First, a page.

MAf 34575 a, b

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Producer unknown to us

Kola-nut vessel (Okpan Évbé)

Africa, Nigeria, former Kingdom of Benin

18th century

Ivory, carved

Hans Meyer (colonial geographer, publisher) purchased the container from the British ethnographic dealer William Downing Webster from 1898 onwards

Loaned by Meyer between 1900–1919, from 1929 permanent loan by Elisabeth Meyer, purchased from Meyer's heirs in 2001

MAf 34575 a, b

Prior to colonization, the Kingdom of Benin was divided into districts, dukedoms, villages and towns with the centre of power in the Palace of the Oba, the King of Benin. All the land within the first ring of the great Benin moats was reserved solely for the Oba; only he could be buried there for instance. In former times, he would usually remain within the realm of the 'Ogbe' and chiefs would visit for consultations and meetings in the palace. The King would only leave the Obge in times of war, ceremonies, or royal visits.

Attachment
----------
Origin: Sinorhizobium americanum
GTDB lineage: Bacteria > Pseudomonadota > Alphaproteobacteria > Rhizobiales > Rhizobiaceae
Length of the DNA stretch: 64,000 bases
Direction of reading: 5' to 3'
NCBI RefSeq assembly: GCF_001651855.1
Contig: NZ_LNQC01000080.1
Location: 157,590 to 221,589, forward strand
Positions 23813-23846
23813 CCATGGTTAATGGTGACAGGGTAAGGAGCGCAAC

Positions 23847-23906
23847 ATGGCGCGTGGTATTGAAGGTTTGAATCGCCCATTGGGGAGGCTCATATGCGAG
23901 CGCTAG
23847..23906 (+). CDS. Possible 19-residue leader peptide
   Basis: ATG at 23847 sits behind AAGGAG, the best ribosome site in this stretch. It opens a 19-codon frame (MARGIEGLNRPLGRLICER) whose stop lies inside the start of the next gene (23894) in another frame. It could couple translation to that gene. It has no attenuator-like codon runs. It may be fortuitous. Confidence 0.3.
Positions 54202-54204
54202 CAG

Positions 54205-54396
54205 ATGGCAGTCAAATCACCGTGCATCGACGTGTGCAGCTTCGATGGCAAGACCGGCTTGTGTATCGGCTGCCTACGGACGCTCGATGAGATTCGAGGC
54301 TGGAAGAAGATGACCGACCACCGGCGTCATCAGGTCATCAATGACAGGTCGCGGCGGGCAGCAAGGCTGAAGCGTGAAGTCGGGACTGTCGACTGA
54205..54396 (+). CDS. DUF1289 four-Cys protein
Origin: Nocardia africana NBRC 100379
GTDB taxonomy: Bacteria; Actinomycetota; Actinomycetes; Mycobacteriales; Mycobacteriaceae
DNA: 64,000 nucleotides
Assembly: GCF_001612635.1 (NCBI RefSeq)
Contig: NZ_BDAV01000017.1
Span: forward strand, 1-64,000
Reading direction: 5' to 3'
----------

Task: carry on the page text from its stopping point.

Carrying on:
The kola-nut vessel made of ivory, has a floral design on its cover. Any important visitor was welcomed with kola nuts. It was expected of the guest to take a kola nut and say a prayer. Thereafter, the nuts were broken into bits to be shared with the host, who would also take a piece and say a prayer. The vessel with its elaborate carvings stands for the social graces practiced in the Kingdom of Benin. Ivory was reserved for the Oba, which means that this vessel was part and parcel of court life.

Enotie Paul Ogbebor